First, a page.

Don't upgrade all the way -- mix

FICON represents a major improvement over the older ESCON architecture for connecting storage to IBM-style mainframes.

FICON represents a major improvement over the older ESCON architecture for connecting storage to IBM-style mainframes. FICON offers higher throughput, more flexibility, more distance between devices and better scalability. All this is fine, but while FICON can be as much as six times more cost-effective, converting a storage system from ESCON to FICON is still expensive.

Fortunately there are alternatives to doing a 'forklift upgrade' on your existing ESCON system. If you're experiencing very high rates in traffic growth over your storage network or if you need to connect multiple remote storage centers, you may well want to do a total replacement. If your needs are more moderate, there are a couple of money-saving strategies for integrating FICON into your enterprise.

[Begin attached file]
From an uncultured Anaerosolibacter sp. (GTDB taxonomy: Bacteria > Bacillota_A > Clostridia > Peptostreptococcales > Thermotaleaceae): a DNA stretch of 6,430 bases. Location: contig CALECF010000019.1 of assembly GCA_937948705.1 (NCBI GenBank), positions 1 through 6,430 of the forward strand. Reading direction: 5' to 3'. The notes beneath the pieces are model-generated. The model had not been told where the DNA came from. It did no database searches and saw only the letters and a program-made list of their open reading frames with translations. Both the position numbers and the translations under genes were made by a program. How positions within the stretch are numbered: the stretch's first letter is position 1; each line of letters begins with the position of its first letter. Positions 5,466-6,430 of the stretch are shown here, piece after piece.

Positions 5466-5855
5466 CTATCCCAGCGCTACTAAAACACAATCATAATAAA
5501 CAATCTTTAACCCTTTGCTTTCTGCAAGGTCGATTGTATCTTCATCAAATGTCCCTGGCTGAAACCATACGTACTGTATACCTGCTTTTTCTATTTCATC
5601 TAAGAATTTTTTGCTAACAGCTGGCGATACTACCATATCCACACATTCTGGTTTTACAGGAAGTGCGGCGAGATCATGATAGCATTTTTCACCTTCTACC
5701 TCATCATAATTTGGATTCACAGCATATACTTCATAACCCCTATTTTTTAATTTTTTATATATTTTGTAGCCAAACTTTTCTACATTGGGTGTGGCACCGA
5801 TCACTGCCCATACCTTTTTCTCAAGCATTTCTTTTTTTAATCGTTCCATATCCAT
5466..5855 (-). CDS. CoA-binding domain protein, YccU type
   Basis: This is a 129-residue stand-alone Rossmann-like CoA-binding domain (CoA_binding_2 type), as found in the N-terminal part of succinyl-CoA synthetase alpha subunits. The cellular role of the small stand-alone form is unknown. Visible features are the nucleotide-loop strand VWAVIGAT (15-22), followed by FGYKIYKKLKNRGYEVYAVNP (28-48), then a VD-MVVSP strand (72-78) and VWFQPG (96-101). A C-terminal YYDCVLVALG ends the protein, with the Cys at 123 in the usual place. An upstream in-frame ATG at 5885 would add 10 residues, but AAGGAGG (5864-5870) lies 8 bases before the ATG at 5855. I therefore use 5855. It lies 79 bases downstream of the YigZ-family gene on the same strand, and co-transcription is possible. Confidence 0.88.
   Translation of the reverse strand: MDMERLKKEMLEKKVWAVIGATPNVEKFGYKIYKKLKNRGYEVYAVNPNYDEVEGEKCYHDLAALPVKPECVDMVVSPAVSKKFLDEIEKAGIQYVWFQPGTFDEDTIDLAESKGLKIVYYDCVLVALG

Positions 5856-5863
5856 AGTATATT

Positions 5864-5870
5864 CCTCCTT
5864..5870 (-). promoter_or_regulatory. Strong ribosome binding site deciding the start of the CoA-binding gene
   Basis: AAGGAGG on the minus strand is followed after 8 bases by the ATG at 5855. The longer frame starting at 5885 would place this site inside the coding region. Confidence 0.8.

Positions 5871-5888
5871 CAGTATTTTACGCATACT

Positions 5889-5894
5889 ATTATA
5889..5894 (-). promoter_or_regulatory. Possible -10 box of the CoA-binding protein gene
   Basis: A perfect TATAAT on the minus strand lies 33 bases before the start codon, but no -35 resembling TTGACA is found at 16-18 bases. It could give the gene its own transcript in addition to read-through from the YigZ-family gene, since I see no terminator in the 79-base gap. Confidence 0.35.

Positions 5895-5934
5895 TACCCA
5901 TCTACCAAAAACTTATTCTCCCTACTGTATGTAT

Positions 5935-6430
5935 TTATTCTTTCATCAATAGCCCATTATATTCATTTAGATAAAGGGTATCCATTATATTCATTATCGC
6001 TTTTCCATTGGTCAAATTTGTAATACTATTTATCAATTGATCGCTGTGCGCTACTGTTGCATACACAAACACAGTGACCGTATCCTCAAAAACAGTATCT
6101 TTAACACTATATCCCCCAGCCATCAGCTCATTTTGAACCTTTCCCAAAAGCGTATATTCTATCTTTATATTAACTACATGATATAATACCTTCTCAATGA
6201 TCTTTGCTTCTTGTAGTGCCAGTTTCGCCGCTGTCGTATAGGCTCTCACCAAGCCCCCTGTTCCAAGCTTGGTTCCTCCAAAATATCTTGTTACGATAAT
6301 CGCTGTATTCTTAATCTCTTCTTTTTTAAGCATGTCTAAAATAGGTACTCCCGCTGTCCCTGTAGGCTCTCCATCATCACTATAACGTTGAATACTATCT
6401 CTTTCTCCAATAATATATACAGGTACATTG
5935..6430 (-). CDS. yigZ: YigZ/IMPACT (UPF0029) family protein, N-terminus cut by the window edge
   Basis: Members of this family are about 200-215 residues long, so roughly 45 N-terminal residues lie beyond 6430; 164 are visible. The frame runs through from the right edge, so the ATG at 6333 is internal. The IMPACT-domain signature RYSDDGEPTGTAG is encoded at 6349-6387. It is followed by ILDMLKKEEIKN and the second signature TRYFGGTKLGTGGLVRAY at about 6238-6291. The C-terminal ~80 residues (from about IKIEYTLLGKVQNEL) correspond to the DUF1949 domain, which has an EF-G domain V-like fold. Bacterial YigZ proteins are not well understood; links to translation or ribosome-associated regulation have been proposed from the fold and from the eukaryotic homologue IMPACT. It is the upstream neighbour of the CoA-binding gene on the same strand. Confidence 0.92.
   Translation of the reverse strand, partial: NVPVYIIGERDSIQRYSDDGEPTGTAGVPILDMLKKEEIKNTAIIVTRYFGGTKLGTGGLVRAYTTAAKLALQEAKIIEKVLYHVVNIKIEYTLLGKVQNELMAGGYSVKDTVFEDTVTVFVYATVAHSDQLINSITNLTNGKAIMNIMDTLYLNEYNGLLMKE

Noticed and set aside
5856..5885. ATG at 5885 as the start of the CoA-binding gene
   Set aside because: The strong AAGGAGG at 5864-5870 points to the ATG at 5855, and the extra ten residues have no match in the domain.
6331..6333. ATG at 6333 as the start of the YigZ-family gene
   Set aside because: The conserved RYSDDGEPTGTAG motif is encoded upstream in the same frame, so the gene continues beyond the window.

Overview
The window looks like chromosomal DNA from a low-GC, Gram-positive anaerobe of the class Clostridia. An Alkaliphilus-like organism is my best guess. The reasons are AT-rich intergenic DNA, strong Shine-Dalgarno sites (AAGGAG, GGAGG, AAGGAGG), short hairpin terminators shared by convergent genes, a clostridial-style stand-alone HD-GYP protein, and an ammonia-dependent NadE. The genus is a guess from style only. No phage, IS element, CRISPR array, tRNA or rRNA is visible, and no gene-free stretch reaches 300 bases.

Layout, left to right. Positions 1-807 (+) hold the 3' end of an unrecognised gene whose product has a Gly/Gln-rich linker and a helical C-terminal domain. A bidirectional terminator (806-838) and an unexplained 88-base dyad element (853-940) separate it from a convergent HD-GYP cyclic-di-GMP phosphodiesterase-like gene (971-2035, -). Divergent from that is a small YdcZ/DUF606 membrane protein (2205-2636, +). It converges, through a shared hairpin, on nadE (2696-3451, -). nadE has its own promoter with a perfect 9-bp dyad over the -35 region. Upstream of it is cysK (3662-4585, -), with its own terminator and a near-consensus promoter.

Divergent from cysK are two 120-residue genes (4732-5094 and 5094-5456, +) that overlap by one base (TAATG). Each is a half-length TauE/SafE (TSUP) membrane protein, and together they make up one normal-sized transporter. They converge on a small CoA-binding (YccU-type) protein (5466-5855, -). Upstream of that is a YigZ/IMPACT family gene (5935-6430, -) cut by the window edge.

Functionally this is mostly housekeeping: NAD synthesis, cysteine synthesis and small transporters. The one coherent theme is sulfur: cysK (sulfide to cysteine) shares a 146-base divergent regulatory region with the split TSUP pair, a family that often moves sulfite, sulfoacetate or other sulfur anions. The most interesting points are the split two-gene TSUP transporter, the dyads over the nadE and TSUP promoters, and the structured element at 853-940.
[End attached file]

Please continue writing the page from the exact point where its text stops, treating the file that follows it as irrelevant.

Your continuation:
One alternative is to use a FICON bridge on an existing ESCON installation. The bridge connects the existing ESCON director to a FICON adapter on the mainframe and gives the advantages of FICON between the mainframe and the director. Depending on the user profile, this can provide a significant improvement in performance without having to upgrade peripherals.

Another option is running both ESCON and FICON simultaneously by adding a FICON director to the system and migrating the fastest-growing and most performance-hungry parts of the storage system to FICON. This preserves the investment in ESCON and still gives the benefits of full FICON for the most critical parts of the system.

The Clipper Group has a paper discussing strategies for moving to FICON that is available at the Inrange Web site at www.inrange.com or at www.clipper.com/bulletins/2002/FICON_final.pdf.


Rick Cook has been writing about mass storage since the days when the term meant an 80K floppy disk. The computers he learned on used ferrite cores and magnetic drums. For the last twenty years he has been a freelance writer specializing in storage and other computer issues.


This was first published in September 2002

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